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How To Protect Yourself: Consumers Must “Slow Down, Stop and Escalate” to Avoid Today’s Popular Financial Scams


Financial fraud is at an all-time high. The types of financial fraud hitting consumers continue to evolve and get more sophisticated. Sadly, billions of dollars are lost annually to financial fraud.

Financial Wellness month is a perfect time to learn how to protect yourself from this growing problem. Here at Merck Employees Federal Credit Union we are committed to assisting all members from falling victim to fraud by providing ongoing education on popular fraud scenarios. No matter what type of fraud it is, we urge all members to practice one important process when dealing with potential frauds: “Slow down, stop, and escalate.”

Slow Down, Stop, Escalate

Why are the three simple words so important? Because it is ultimately the targeted consumer who can best thwart financial fraud. Too often consumers are too quick to provide data to scammers because of the sophisticated tactics scammers use. Here’s how best to protect yourself.

Slow Down: Consumers should never rush to provide any personal, financial, or technology related information to any individual or organization. Fraudsters have an uncanny ability to coerce consumers into providing personal information. We often hear from fraud victims that they felt obligated, rushed or pressured to quickly provide the data. They feared that if they did not quickly provide it, the scenarios the fraudsters paint for them will come to fruition. For example, a popular scam is fraudsters saying the consumer’s bank account was compromised and they must quickly wire money to a “safe haven” in order to avoid all their money from being lost.  They will even claim that the financial institution they are asked to wire money out of was at fault and they should not trust their financial institution. Another popular scam is consumers being told their computer was compromised and to continue to protect it they must quickly make payment to the scammer posing as an IT company or service such as GeekSquad. No reputable organization will ever pressure consumers to obtain personal information quickly.  The first step to avoiding being scammed is to simply “slow down” and not rush to act. It’s also important to remember that in today’s connected world your online passwords and security codes should be treated as personal information. The password to your computer or online banking is just as vital today as a social security number.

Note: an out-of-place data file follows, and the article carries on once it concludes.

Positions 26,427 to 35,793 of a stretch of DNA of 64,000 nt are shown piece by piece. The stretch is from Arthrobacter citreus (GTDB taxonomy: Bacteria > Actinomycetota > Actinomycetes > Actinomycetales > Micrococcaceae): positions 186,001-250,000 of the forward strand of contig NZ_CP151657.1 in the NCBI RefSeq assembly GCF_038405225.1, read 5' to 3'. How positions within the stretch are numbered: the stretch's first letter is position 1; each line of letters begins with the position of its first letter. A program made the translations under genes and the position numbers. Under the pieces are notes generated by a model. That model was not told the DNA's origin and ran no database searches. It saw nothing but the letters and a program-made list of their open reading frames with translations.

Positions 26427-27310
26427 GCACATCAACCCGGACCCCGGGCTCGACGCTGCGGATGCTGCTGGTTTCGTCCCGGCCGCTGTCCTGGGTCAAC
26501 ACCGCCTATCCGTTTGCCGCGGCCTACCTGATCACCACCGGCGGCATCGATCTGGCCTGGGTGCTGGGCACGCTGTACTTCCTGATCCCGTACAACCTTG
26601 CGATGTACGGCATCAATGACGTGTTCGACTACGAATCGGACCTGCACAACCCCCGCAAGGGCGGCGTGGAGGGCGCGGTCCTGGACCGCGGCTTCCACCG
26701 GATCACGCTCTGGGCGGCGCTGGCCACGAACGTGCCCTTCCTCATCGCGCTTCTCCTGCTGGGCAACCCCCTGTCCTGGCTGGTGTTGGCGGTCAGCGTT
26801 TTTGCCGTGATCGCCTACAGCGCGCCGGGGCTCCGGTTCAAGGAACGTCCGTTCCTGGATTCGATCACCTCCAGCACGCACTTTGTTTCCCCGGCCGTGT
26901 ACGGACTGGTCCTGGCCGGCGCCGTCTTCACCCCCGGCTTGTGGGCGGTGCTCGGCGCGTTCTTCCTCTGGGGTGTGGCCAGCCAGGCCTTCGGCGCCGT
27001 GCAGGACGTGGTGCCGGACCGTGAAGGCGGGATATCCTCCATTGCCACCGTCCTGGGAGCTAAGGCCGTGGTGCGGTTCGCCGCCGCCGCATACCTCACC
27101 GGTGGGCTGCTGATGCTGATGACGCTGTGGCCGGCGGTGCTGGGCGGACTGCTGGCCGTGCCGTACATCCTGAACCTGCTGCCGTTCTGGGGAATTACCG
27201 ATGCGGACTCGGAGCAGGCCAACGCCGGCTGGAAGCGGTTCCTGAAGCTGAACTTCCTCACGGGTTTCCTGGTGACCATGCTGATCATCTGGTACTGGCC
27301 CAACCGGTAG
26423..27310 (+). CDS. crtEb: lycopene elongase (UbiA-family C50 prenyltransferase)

Stop: Often consumers will slow down the process and ask more questions as they get suspicious but then give out information to scammers a little at a time over the course of an email or text exchange or a phone call. Sadly, sometimes fraudsters prey on people’s desire to engage and talk to others. Often older consumers are an easier target as they tend to more readily pick up phone calls and engage. Consumers must “stop” engaging with the scammers even if they are talking nicely to them over a period of time. Consumers should simply “stop” engaging once being prompted to provide personal information.

• Escalate: Once you have stopped engaging, it’s time to escalate. This comes in many forms. Here at the credit union we have many members who will first check with us when they are asked to give out data. That is a form of escalation and we welcome it. All credit union employees are trained in fraud prevention and can provide assistance. Other forms of escalation include the local authorities. While law enforcement is overwhelmed with fraud cases, it is vital to report potential fraud to them so they can identify patterns and go after large perpetrators of fraud. The credit union routinely escalates to law enforcement when we identify scams. Another form of escalation is simply contacting someone you trust. This can be a friend or family member. Ask them if the scenario sounds suspicious? Tell them that you are concerned. Often the “trusted contact” can be the first step to stopping fraud. Also, to help law enforcement nationally fight fraud we urge all fraud attempts to be reported to the Federal Trade Commission at The FTC shares those reports with 2,800 law enforcement agents nationally in an effort to prevent further fraud.

Unfortunately, fraud continues to happen at a record pace. Fortunately, it is very preventable. The targeted consumer is best equipped to stop the fraud before it starts if they “slow down, stop and escalate.” One major misconception about fraud is that the money is recoverable. Too often consumers believe that if they are scammed, the money will come back to them in a similar fashion as a compromised credit card. In most cases, that is incorrect. Once their money is wired, transferred or withdrawn directly from their accounts, there is often very little that can be done to recover it—the best protection is prevention.